moon knight in the comics surrounded by weapons

He’s Getting a Disney+ Show, but Who the Heck Is Moon Knight?

And what will he bring to the streaming service?
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Last weekend saw a deluge of news out of Disney’s D23 expo, including announcements that Ms. Marvel and She Hulk would be getting their own series on the new Disney+ streaming service. Those titles were familiar to me, but the one that stood out as a wild card was Moon Knight.

I’d never heard of the character, except for a few bits of online chatter that Keanu Reeves would be great in the part. Since Keanu Reeves would be great in any part, that doesn’t tell me much. So, let’s figure out: Who the heck is Moon Knight?

moonlight knight from sailor moon

Sadly, not this guy.

Moon Knight is the alter ego of Marc Spector, a former marine and mercenary who was left for dead in the Egyptian dessert after a job gone wrong. He was saved (possibly) by the moon god Khonshu, but the result wasn’t so much superpowers as a fractured sense of self and a thirst for vengeance. He returned to New York to fight crime with support from his best friend/ally Jean Paul “Frenchie” DuChamp and his sometimes girlfriend Marlene Alaurune. Thanks to some good mercenary-based investments, he’s your typical superhero billionaire with gadgets to spare. He’s also got multiple personalities, including a cab driver named Jake Lockley , or Steve Grant when he’s in billionaire mode.

Does Moon Knight actually have dissociative identity disorder? Does he have super powers that wax and wane based on the phases of the moon? Did a god really save his life or is it all in his head? Is he a werewolf? Well … it depends on who you ask and which run of the comics you read, apparently. Moon Knight debuted in 1975 as a villain and has been retooled and rebooted multiple times over various runs and series. He’s been a member of the Avengers, he’s died, and he’s fought gods, but he’s never quite broken into the mainstream, or settled into a single clear narrative.

moon knight with a bloody weapon

And that could be good for a Disney+ series. Moon Knight has a lot of familiar comic book elements in his canon—an evil brother who killed his girlfriend, a tortured past—but he also embodies aspects that lend themselves to more interesting storytelling. His mental health is not great, and as we’ve seen with innovative shows like Legion and Doom Patrol, comic book TV can offer interesting takes on trauma and psychological struggles. Just from the poster for WandaVision, it looks like the Marvel Cinematic Universe on Disney+ isn’t afraid to be weird, which is very promising. Then again, DC Universe’s Swamp Thing was promising, too.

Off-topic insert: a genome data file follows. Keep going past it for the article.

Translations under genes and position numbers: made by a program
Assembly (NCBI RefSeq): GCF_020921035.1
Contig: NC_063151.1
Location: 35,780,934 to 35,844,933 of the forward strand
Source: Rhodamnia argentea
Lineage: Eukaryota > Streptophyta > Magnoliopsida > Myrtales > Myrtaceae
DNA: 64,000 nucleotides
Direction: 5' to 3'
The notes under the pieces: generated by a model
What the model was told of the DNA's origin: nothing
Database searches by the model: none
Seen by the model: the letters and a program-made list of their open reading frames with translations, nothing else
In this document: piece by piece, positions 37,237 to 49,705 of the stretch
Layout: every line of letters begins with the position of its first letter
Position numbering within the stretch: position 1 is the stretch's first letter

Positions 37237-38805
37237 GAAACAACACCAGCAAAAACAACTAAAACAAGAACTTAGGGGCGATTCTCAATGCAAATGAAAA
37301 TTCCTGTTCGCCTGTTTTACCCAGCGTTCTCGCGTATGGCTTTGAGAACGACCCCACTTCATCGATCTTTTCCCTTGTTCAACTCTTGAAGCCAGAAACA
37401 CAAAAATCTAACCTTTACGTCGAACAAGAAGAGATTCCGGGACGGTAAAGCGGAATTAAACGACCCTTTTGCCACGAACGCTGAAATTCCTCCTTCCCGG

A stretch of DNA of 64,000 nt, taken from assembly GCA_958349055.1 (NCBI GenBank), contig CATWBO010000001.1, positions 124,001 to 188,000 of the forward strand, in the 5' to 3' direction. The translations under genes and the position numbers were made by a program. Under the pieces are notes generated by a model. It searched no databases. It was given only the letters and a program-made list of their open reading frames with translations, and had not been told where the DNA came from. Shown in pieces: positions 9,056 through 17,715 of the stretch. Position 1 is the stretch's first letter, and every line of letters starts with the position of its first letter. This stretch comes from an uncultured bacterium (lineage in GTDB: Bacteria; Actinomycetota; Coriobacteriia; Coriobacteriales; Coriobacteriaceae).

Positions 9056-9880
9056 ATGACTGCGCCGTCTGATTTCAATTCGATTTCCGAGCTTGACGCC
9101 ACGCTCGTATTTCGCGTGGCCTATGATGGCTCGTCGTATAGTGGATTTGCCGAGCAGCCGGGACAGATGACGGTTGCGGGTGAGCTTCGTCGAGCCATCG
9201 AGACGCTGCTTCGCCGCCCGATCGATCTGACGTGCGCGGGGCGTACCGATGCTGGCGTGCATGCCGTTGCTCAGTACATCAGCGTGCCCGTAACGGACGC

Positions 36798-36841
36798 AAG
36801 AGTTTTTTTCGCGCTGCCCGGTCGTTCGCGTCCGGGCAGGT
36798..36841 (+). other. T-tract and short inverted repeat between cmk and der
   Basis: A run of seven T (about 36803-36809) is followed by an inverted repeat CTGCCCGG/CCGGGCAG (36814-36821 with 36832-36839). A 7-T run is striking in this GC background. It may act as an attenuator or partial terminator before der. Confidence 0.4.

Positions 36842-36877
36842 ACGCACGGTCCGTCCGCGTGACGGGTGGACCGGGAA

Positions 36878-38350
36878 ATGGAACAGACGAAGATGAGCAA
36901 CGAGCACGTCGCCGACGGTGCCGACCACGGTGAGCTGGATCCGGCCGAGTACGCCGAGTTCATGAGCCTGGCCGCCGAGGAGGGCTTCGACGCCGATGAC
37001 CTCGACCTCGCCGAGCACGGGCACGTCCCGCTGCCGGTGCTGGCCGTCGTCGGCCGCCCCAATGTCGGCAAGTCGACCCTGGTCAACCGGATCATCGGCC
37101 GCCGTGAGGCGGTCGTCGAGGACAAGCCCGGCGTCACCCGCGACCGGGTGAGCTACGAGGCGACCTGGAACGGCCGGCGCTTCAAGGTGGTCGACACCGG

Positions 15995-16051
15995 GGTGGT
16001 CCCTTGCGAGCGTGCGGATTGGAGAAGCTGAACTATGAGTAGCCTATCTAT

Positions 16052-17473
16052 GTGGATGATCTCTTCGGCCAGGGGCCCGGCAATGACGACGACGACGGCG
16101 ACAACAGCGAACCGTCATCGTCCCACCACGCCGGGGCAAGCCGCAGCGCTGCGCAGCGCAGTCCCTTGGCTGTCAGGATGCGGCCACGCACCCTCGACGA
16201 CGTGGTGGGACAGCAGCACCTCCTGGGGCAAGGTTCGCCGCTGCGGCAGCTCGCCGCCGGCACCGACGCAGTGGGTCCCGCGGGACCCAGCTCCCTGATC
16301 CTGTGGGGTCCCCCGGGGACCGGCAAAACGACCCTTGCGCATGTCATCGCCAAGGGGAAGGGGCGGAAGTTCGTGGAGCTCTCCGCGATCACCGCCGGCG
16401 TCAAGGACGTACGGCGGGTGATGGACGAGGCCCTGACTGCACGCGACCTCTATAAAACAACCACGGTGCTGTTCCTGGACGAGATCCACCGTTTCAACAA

Moon Knight is far darker than a lot of the MCU characters we’ve come to love, and seems to have more in common with the departed Defenders crew from the Marvel Netflix era. All of this could add up to a great show. Of course, there are dangers in adapting this material, as well. Those familiar aspects of Moon Knight’s story could be too familiar.

moon knight in full superhero mode

Fans have made many comparisons of Moon Knight to Batman over the years. He is a tortured billionaire who dresses up in a cape to fight crime. We’ve seen the evil brother thing in Thor, and more. And, please, no more dead girlfriends. A nuanced portrayal of mental illness is something we always want more of onscreen, but a there’s also the danger of a bad, stigmatizing portrayal that hurts more than it helps. The idea of mental illness as a super power itself is complicated, dangerous territory.

All of this is speculation, of course, since we really don’t know what the MCU on Disney+ will be like. Marvel has a pretty great history pulling characters from obscurity and transforming them into marketable, iconic brands. As with most heroes, this might all come down to casting, and we certainly wouldn’t be opposed to Keanu in the role. Whoever gets the part, we’ll certainly be interested.

(images: Marvel Comics)

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Jessica Mason
Jessica Mason (she/her) is a writer based in Portland, Oregon with a focus on fandom, queer representation, and amazing women in film and television. She's a trained lawyer and opera singer as well as a mom and author.